Nasopharyngeal Cancer Workup

Updated: Nov 17, 2016
  • Author: Arnold C Paulino, MD; Chief Editor: Cameron K Tebbi, MD  more...
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Workup

Laboratory Studies

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  • Perform routine blood work, including a complete blood count and chemistry profile. Liver function test results may be abnormal in those rare cases with hepatic metastases. Uric acid levels may be elevated in patients with rapidly growing tumors.

  • Epstein-Barr virus (EBV) titers, including immunoglobulin A (IgA) and immunoglobulin G (IgG) antibodies to the viral capsid antigen, early antigen, and nuclear antigen should be performed. These titers may correlate with tumor burden and decrease with treatment. [8, 9] New data has emerged that plasma EBV-DNA levels may be a helpful marker for pretreatment risk categorization, initial treatment response, and at the time of relapse. [10]

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Imaging Studies

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  • CT scanning

    • CT scanning of the head and neck is used to determine tumor extent, base of skull erosion, and cervical lymphadenopathy.

    • CT scanning of the chest is used to search for distant metastases.

  • When intracranial extension is suspected, MRI of the head and skull base may better reveal the extent of the tumor.

    MRI of the head and neck in a patient with nasopha MRI of the head and neck in a patient with nasopharyngeal carcinoma showing the primary tumor and cervical lymph node metastases
  • Bone scans are used to search for distant bony metastatic disease.

  • Positron emission tomography (PET) imaging has been used to assess questionable neck nodes and evaluate for other sites of distant disease.

    Intensity modulated radiotherapy images for a pati Intensity modulated radiotherapy images for a patient with nasopharyngeal carcinoma
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Other Tests

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  • A baseline audiogram is helpful prior to platinum-based chemotherapy and radiotherapy.

  • Creatinine clearance rates (24-hour collection or nuclear GFR testing) should be obtained at baseline and during treatment for those patients being treated with platinum-based chemotherapy because decreases in renal function, requiring dose modifications, have been reported.

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Procedures

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  • A biopsy of the primary lesion or neck node is obtained for diagnosis.

  • Central line placement is recommended for those children receiving chemotherapy.

  • Because of severe oropharyngeal mucositis that can be seen with radiation therapy, strong consideration of gastrostomy tube placement should happen at diagnosis and/or prior to initiation of radiation therapy in order to sustain proper hydration and nutrition.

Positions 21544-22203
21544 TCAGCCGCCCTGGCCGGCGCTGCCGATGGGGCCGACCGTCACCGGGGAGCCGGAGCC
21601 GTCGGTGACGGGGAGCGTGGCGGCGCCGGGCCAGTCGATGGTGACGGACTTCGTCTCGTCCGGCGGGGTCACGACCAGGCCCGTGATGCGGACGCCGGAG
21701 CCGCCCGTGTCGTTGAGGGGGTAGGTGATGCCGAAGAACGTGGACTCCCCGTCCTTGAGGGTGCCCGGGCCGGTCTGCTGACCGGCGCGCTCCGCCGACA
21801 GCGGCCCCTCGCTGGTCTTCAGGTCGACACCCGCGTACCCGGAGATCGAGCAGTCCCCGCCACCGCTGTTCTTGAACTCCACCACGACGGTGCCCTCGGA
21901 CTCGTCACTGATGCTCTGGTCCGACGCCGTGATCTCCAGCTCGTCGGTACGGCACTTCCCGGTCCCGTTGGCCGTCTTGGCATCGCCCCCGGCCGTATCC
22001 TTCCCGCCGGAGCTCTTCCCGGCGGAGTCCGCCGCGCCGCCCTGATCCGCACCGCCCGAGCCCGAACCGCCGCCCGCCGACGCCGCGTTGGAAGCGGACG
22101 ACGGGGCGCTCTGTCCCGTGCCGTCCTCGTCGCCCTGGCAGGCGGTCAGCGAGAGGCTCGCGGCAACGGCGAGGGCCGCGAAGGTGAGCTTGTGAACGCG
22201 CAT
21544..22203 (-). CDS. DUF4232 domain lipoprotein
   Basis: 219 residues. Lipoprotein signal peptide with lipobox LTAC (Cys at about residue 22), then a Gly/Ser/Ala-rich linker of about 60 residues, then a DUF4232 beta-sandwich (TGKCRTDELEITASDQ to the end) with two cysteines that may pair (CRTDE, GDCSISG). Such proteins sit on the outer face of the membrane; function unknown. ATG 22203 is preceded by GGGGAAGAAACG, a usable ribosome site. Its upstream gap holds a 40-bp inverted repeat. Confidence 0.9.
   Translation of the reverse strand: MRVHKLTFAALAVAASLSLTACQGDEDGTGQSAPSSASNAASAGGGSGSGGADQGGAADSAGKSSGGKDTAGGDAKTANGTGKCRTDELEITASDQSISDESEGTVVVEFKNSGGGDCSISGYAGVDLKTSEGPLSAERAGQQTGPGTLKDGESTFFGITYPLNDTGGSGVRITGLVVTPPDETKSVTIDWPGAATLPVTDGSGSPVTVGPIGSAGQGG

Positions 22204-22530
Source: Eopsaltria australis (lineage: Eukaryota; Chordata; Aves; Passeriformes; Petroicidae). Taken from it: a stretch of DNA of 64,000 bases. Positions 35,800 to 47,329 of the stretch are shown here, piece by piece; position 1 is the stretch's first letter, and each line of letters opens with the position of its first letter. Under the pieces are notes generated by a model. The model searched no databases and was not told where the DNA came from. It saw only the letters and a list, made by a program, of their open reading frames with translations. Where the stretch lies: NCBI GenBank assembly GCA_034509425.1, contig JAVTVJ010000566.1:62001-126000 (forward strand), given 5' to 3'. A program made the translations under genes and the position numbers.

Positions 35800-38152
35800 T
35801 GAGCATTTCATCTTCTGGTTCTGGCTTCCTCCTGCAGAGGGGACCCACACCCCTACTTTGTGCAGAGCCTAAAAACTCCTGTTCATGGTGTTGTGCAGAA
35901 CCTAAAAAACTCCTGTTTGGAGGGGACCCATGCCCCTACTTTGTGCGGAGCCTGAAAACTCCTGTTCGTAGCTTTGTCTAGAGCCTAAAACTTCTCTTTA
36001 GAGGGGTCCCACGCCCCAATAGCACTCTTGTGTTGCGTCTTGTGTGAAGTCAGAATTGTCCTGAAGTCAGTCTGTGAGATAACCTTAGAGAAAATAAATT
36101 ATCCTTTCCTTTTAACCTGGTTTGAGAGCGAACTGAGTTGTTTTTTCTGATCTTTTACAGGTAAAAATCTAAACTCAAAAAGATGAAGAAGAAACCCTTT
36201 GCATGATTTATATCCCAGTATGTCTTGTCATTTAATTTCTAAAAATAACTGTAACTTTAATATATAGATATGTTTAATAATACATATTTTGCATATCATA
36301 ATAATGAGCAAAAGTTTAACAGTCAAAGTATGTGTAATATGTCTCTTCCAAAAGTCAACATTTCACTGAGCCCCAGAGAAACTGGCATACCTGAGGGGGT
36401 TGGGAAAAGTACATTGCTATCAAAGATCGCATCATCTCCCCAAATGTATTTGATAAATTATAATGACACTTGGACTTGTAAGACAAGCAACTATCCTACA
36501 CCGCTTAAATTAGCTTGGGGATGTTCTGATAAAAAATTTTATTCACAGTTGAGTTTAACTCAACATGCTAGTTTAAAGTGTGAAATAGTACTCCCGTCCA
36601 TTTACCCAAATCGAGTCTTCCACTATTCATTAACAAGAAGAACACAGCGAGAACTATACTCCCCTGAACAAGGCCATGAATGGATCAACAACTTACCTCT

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Histologic Findings

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  • The World Health Organization (WHO) has classified nasopharyngeal carcinoma into 3 categories.

    • WHO-1 is defined as well–to–moderately differentiated squamous or transitional cell carcinoma with keratin production.

    • WHO-2 is nonkeratinizing carcinoma.

    • WHO-3 is undifferentiated carcinoma, including lymphoepithelioma. This entity consists of malignant epithelial cells with lymphocytic infiltration.

  • The vast majority of children are found to have WHO-3 disease. [11, 12]

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Staging

Various staging schema have been proposed for nasopharyngeal carcinoma in children. [13] No single system has proven satisfactory in correlating disease extent to prognosis.

Currently, the Seventh Edition of the American Joint Committee on Cancer (AJCC) Staging is used to stage patients with nasopharyngeal cancer. The staging system takes into account the tumor (T), nodal (N) and metastatic (M) extent of the nasopharyngeal cancer. [14]

Table 1. AJCC Staging for Nasopharyngeal Cancer (Open Table in a new window)

Stage

T

N

M

0

Tis

No

M0

I

T1

N0

M0

II

T1

N1

M0

T2

N0

M0

T2

N1

M0

III

T1

N2

M0

T2

N2

M0

T3

N0

M0

T3

N1

M0

T3

N2

M0

IVA

T4

N0

M0

T4

N1

M0

T4

N2

M0

IVB

Any T

N3

M0

IVC

Any T

Any N

MI

 

Table 2. Tumor (T) Staging (Open Table in a new window)

TX

Primary tumor cannot be assessed

T0

No evidence of primary tumor

Tis

Carcinoma in situ

T1

Tumor confined to the nasopharynx or extends to oropharynx and/or nasal cavity without parapharyngeal extension

T2

Tumor with parapharyngeal extension

T3

Tumor involves bony structures of skull base and/or paranasal sinuses

T4

Tumor with intracranial extension and/or involvement of cranial nerves, hypopharynx, orbit, or with extension to the infratemporal fossa/masticator space

 

Table 3. Nodal (N) Staging (Open Table in a new window)

NX

Regional lymph nodes cannot be assessed

N0

No regional lymph node metastasis

N1

Unilateral metastasis in cervical lymph node(s), less than or equal to 6 cm in greatest dimension, above the supraclavicular fossa, and/or unilateral or bilateral retropharyngeal lymph nodes, less than or equal to 6 cm in greatest dimension

N2

Bilateral metastasis in a cervical lymph node (s), less than or equal to 6 cm in greatest dimension, above the supraclavicular fossa

N3

Metastasis in a lymph node(s) greater than 6 cm and/or to supraclavicular fossa

N3a

Greater than 6 cm in dimension

N3b

Extension to supraclavicular fossa

Table 4. Metastasis (M) Staging (Open Table in a new window)

M0

No distant metastasis

M1

Distant metastasis

 

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